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Free to Worship

Post by: Rebecca Emmanuel

Hello Everyone! My Name is Becky Emmanuel, and I am currently a third-year law student at Regent University. This semester I have the privilege of doing research on restrictions of religious worship and gathering with a Canadian organization called Christian Legal Fellowship, CLF. CLF is a charitable association of legal professionals that aim to deepen their faith and include Biblical principles in the law. My research so far has been focused on how the federal appellate courts have treated restrictions on places of worship by states in the United States during the pandemic. Many of the cases have been from California, as the second wave of COVID-19 has been taking the lives of many. It has been interesting reading the opinions of the judges as they sort through the complication of health risks and the freedom of expression and association.

While researching this topic, I am reminded of my internship last summer with Jubilee Campaign. Jubilee Campaign is a non-profit that promotes human rights and religious liberty around the world. During my time working with Jubilee, I worked on reports for human rights issues like religious persecution going on in Nigeria, China, etc. It was humbling to see the level of commitment victims had in their religious beliefs, even to the point of death. The lock-down during the pandemic isolated religious groups and made them an easy target for persecution. Even though the severity of the issues with restrictions on religious worship in Canada and the U.S. might be different from other countries, the discriminatory restrictions still affect the freedom of expression, association, and religion that citizens are entitled to.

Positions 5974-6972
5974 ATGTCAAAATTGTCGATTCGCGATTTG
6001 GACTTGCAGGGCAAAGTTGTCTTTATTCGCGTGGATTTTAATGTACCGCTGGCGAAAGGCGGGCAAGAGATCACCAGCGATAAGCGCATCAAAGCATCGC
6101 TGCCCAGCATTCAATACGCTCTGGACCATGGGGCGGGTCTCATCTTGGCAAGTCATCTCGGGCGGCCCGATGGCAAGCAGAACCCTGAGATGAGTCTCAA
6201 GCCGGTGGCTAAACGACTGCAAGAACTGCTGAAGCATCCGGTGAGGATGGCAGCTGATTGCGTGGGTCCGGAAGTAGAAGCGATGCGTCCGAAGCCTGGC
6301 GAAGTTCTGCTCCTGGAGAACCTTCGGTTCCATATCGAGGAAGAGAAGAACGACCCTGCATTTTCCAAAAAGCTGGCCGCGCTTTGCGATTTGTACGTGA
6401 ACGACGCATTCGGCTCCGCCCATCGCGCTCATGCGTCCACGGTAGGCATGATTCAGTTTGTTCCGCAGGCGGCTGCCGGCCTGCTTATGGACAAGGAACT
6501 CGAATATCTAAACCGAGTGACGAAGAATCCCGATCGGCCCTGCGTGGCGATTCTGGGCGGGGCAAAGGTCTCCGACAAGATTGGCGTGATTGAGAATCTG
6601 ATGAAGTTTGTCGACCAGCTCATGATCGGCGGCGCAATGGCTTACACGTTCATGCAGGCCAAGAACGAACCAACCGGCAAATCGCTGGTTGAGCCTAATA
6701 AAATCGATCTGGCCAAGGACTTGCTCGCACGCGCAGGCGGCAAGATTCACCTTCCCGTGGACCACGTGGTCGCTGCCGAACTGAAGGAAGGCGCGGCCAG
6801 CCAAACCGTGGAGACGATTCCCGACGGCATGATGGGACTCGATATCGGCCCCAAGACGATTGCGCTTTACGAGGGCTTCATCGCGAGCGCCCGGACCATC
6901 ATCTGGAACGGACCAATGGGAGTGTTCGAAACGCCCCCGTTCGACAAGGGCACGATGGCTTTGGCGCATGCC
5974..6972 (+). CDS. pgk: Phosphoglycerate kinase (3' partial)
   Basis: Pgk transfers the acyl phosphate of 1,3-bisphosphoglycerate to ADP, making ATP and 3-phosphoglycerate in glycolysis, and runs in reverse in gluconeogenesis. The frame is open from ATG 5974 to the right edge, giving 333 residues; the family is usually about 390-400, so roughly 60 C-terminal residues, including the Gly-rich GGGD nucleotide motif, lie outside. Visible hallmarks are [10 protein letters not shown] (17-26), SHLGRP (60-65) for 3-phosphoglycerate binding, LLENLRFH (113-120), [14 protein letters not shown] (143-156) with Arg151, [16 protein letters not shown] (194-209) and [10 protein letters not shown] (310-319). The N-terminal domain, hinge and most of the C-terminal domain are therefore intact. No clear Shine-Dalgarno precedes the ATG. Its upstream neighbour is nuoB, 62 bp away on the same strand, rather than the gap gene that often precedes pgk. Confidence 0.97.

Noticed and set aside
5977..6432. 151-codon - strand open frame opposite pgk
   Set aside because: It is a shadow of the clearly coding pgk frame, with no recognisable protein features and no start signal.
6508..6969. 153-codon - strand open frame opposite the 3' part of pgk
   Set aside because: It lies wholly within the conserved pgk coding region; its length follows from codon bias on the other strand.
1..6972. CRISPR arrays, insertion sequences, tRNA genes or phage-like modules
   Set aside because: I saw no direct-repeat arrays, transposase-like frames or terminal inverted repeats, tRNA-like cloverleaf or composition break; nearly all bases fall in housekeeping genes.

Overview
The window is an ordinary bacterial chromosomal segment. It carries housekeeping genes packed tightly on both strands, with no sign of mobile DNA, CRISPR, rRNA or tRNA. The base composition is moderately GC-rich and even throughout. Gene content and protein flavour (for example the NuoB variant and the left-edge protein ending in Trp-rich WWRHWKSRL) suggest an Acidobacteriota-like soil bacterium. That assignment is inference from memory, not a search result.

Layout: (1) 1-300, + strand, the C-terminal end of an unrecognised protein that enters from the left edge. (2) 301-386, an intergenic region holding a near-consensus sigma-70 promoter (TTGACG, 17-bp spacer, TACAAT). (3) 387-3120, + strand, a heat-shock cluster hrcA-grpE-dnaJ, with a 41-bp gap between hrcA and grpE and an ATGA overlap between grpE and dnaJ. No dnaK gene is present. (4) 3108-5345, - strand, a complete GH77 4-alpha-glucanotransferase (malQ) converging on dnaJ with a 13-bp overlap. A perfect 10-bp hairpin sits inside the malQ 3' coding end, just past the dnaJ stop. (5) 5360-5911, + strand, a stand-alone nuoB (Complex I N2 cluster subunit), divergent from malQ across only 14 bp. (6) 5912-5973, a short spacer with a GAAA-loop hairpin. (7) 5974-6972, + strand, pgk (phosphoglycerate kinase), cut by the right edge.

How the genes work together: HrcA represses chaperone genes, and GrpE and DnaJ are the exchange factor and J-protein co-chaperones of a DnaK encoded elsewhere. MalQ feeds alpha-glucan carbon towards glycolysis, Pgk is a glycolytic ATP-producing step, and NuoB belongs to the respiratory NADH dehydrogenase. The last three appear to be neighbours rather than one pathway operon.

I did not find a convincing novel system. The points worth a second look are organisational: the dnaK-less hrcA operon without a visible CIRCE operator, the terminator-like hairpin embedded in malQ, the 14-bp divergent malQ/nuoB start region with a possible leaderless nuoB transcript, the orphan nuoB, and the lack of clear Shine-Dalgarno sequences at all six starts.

This post was written by a Center for Global Justice Student Staff member. The views expressed in this post do not necessarily reflect those of Regent University, Regent Law School, or the Center for Global Justice.

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